It will grow some real nice hay, this is why the field right next to it is my intended target.
     
  12. Bls repair

    Bls repair Senior Member

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    Old machines have a tendency to break down ,so make sure parts are available.
     
  13. Oldcatpusher

    Oldcatpusher Well-Known Member

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    We clean ponds out haul and spread the mud out in fields with 621 scrapers. Load them with trackhoe. Just start farthest away from your pile or pond and work your way back incase your material gets slick and spread downhill if possible. If we can do slimy pond mud that way I'm sure can do your manure pile also. My opinion of running dump trucks off road isn't great. Slow and you have to still spread the material. Plus a dump truck driver never dumps in the correct spot.
     
    Tones likes this.
  14. Bls repair

    Bls repair Senior Member

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    I’ve figured out how to get them to dump where you want it every time:D

    I tell them “I don’t care where you dump but whatever you do don’t dump it here “ ,when I come back guess where it’s at ,perfect :D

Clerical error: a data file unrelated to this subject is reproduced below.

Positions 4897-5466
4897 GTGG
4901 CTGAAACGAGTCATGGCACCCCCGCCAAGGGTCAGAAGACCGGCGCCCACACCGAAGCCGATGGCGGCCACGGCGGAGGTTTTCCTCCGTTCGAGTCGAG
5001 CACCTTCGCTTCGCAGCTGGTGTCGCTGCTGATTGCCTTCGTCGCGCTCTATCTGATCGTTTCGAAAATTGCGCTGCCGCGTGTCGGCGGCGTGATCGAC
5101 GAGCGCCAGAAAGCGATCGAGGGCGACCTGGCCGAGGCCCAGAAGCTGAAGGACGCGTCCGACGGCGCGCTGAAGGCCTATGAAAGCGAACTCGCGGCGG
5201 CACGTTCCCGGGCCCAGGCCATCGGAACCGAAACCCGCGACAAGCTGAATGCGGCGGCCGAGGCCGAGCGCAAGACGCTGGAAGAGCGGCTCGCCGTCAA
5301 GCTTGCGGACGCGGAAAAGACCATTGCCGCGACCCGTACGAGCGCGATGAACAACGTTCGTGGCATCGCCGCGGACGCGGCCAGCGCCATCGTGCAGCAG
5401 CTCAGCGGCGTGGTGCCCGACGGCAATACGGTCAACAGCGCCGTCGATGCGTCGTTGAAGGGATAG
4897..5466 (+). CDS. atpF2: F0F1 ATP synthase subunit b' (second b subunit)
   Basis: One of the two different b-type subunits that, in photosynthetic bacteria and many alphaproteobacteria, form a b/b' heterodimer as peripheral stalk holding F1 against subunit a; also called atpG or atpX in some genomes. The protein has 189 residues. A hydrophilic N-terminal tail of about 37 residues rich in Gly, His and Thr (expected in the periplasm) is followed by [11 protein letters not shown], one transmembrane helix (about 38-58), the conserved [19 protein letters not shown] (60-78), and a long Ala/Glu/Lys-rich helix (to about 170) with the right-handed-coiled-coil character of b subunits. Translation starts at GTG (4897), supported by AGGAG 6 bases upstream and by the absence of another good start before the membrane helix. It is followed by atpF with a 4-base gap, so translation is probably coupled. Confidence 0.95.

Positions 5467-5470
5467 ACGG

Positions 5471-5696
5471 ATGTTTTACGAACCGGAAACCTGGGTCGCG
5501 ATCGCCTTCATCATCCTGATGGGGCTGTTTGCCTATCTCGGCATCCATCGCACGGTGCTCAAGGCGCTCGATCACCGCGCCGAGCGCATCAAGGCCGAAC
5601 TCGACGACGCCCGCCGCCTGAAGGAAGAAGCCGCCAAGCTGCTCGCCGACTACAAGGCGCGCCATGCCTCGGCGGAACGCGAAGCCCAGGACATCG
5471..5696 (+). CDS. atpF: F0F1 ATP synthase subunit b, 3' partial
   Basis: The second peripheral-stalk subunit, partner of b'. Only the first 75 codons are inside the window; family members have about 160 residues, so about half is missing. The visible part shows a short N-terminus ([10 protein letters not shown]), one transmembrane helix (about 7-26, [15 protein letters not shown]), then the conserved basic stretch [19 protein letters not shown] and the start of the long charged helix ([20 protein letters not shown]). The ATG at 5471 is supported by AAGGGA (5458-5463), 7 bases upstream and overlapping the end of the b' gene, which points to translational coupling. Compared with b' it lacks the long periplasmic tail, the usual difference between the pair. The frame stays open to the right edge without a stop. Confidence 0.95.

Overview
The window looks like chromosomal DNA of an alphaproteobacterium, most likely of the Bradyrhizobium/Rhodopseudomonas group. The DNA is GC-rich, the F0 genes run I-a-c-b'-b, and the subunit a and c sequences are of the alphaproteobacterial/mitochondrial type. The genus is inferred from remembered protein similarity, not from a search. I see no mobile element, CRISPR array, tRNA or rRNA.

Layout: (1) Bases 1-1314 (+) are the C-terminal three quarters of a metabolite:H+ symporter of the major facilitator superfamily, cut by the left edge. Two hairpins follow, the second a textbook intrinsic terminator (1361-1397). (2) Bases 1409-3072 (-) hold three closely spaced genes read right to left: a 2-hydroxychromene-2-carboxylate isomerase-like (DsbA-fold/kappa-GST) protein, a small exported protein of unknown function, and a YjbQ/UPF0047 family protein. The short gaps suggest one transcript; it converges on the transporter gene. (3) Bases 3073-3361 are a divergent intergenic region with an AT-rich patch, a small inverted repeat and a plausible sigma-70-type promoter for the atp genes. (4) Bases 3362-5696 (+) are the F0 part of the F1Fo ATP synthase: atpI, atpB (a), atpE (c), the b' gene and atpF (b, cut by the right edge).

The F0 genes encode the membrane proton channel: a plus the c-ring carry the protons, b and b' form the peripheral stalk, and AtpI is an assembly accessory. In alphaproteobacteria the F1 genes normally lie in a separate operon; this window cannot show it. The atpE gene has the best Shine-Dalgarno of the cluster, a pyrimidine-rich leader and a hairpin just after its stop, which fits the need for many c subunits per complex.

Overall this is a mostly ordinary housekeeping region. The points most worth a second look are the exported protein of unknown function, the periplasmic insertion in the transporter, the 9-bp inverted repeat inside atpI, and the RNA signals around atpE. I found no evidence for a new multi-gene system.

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  15. Delmer

    Delmer Senior Member

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    Why do you only get a few weeks in the spring and fall? Not allowed to spread on frozen ground at all? even composted? Do you own/operate the crop ground to spread it on? The P and K must be worth something, and I don't think you'd be allowed to spread it six inches deep here.

    I can't imagine a scraper would be the way to go. Even being composted and dry, it's going to be fluffy and soft and easy to sink into. That's a lot to spread, but maybe you need to hire a few locals with big tractor drawn manure spreaders and you load them. Or buy a decent sized tractor or truck spreader and plan to do two years worth every year for the next six years until you get caught up. If it's the steps that kill you, build a platform and park both the loader and the truck or tractor next to the platform. Nice gentle slope of compost from one door to the other.
     
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  16. Truck Shop

    Truck Shop Senior Member

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    This is where a antique cross gate belly dump comes in handy. JMO
     
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  17. Welder Dave

    Welder Dave Senior Member